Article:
Wow, what a week. The events in Ferguson, Missouri over the past week have made me think a lot about memory—personal memory, collective memory, historical memory. Pondering the meaning of memory makes me also think about forgetting. What an odd thing that we move so sporadically between remembering and forgetting. This and this are worth reading on the topics of race, Ferguson, and how we remember—and forget—U.S. history…especially good reads for European American folks.
I have a terrible short term memory. I have a hard time remembering names of people I just met, or what I walked in the room to grab, or the directions someone just told me. Unfortunately my long term memory also suffers from black holes and gray areas. I spend a lot of time looking things up, re-viewing, asking questions. In a way, I suppose this can be helpful: I get to re-integrate information in new contexts every time I look something up to confirm a memory. Perhaps re-membering looks more like re-integrating for me.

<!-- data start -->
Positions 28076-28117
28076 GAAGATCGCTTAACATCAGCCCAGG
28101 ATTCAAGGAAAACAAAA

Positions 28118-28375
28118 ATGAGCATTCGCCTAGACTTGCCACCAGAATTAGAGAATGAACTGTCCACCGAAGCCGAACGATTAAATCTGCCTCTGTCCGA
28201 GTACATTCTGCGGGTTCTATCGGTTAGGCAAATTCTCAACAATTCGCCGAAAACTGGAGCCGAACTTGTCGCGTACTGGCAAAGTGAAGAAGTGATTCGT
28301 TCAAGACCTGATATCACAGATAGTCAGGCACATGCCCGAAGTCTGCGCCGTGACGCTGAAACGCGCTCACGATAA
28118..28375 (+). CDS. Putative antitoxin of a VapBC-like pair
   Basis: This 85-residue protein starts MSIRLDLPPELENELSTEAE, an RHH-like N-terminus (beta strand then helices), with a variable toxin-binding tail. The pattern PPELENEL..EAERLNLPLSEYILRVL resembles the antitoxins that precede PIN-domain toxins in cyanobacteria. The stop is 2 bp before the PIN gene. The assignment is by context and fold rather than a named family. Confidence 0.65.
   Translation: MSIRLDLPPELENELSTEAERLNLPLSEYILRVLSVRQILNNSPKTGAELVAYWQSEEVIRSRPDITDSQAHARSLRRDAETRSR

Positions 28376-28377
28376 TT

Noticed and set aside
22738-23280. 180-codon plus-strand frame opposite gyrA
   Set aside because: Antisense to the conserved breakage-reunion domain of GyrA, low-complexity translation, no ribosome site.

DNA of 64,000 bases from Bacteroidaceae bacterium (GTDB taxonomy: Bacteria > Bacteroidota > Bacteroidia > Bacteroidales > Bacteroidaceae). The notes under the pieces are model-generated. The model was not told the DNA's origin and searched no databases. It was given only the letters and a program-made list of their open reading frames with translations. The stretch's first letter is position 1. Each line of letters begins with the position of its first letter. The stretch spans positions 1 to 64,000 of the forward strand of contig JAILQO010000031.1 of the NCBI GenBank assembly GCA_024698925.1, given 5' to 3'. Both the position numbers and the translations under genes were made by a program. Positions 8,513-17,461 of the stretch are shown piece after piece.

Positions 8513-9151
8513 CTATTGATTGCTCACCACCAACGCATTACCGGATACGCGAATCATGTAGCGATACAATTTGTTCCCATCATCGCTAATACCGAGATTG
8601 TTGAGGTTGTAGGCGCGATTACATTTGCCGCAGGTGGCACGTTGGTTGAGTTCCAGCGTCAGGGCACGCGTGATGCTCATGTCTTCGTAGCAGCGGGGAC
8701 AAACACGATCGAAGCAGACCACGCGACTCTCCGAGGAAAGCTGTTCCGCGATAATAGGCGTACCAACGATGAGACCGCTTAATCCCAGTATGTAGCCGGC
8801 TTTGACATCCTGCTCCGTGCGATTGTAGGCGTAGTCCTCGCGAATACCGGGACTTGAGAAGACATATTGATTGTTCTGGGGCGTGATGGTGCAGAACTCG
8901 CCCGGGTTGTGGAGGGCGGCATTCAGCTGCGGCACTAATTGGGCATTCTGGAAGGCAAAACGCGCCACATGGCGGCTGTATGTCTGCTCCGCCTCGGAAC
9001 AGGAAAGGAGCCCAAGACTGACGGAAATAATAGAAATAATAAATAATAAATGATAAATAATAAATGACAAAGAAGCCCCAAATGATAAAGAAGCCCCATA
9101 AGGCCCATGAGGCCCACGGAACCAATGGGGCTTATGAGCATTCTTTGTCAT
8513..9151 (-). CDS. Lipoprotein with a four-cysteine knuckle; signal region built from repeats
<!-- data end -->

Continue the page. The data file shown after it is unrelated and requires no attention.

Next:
Our brain is amazing… at creating memories that never existed. - Memory and Forgetting, RadioLab
Our memories are a bit faulty. - The Great Forgetting, Aeon Magazine
Despite faulty memory, if we take more time to think and deeply reflect in the present, we build empathy for others. And we all need more empathy. – No Time to Think, New York Times
Remembering a tremendous musician and, now we know, visual artist - The (almost) unknown art of Miles Davis, Dangerous Minds